Wellington house prices hit record high

Region saw “eye-watering” growth in only 12 months

Wellington house prices hit record high

Wellington house prices skyrocketed in June 2021 despite the government’s efforts to cool down the red-hot market in New Zealand, according to the latest Trade Me Property Price Index (Trade Me).

The index revealed that Wellington had the most significant annual increase on record. The average asking price in the region saw “eye-watering growth” of 24% last month compared to June last year to a record-breaking $864,000 – a $166,300 increase in only 12 months.

“June marks the fourth consecutive month where we’ve seen property price growth of 20% or more in Wellington. The fact is, the Wellington property market is now running hotter than any other market we’ve seen before, including Auckland,” said Trade Me Property sales director Gavin Lloyd.

The index pointed to a lack of properties for sale as the driver of price increases in the Wellington region.

“Supply has long been an issue for the Wellington market, and, in June, the number of houses for sale was down 13% on the same time last year,” Lloyd said.

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Wellington City saw the smallest annual growth of all the districts – climbing 15% to a record-breaking $943,900.

“With the average house price in Wellington City closing in on a million dollars, it’s no wonder we’ve seen Kiwis in the capital look further afield in search of cheaper house prices in exchange for a longer commute,” Lloyd said.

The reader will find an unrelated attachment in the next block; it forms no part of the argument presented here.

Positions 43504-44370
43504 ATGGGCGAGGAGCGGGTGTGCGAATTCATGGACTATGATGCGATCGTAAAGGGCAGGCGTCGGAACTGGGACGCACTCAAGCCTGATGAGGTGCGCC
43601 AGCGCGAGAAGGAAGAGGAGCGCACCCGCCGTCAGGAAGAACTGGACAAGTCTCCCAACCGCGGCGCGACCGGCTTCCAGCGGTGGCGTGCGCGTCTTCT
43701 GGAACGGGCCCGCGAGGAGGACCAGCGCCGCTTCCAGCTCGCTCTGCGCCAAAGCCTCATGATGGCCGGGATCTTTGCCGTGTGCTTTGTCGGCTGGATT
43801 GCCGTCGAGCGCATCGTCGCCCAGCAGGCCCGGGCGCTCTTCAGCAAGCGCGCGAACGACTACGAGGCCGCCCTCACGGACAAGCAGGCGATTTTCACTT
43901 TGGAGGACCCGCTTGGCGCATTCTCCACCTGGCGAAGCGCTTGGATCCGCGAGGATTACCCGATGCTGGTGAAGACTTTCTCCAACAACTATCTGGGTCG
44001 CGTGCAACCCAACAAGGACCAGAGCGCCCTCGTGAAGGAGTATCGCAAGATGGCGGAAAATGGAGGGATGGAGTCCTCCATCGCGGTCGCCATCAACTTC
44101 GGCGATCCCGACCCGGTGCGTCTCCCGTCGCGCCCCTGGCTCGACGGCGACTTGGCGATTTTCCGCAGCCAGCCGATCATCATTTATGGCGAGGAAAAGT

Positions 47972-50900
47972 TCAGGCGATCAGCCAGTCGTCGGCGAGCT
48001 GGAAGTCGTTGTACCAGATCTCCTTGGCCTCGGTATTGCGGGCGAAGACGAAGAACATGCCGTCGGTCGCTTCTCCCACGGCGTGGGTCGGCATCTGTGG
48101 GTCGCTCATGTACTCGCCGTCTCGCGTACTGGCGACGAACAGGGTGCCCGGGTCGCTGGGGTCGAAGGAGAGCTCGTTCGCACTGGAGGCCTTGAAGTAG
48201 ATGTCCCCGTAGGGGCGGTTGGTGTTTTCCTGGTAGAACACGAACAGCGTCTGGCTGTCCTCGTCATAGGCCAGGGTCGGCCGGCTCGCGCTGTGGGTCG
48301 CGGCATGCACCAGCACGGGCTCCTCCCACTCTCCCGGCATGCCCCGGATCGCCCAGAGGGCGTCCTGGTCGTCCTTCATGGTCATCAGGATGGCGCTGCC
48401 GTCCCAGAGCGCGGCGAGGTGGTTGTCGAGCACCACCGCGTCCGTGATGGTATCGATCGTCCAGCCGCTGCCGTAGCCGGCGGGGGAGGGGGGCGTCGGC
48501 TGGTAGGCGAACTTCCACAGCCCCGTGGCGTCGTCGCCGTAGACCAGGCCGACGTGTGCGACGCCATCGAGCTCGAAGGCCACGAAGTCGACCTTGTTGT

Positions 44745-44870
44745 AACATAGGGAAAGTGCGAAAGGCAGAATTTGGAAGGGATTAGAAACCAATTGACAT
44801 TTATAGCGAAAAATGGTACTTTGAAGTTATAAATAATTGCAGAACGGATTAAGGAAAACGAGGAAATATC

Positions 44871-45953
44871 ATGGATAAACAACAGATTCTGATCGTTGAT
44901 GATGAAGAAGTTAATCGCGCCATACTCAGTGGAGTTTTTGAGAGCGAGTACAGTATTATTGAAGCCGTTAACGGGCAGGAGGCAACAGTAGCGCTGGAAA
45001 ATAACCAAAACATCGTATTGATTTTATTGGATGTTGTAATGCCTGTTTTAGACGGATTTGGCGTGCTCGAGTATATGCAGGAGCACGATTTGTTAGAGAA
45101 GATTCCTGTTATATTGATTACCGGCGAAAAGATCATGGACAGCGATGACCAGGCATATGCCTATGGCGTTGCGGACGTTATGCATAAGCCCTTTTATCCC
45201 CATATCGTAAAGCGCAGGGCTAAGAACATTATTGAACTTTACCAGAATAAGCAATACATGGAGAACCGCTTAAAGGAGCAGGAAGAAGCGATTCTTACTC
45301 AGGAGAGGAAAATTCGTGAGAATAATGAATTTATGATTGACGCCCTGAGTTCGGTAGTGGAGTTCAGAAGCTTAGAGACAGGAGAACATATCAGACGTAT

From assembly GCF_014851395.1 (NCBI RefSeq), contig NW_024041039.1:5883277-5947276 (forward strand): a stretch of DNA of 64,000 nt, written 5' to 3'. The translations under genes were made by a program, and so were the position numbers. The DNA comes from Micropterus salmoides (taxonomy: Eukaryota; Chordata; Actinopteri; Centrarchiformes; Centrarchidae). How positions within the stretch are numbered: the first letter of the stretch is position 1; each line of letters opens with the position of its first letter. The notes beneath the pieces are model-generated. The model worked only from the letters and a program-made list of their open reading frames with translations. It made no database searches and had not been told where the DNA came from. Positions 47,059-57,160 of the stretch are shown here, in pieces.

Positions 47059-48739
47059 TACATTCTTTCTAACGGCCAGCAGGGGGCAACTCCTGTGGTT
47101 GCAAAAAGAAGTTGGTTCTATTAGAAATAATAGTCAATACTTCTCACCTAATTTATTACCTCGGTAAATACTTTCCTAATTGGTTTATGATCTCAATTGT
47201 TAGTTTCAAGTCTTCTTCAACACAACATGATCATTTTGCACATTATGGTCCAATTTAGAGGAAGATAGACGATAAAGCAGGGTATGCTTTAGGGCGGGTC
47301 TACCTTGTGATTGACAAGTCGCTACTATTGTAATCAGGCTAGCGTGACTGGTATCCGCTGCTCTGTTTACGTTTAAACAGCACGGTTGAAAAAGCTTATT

Meanwhile, South Wairarapa saw the most significant price jump in the region, with the average asking price up 39% on last June to a new high of $784,550.

Masterton (up 32% to $629,700), Carterton (up 30% to a record-breaking $699,450), Kapiti Coast (up 29% to a new high of $876,650), Porirua (up 21% to $885,250), Lower Hutt (up 26% to a record-breaking $836,700), and Upper Hutt (up 27% to $821,950) also saw significant jumps in average asking price.

However, Trade Me warned that the rate of growth in the Wellington region was unsustainable.

“While there are yet to be any signs that the Wellington property market is slowing down, this huge price growth simply cannot continue forever,” Lloyd said.

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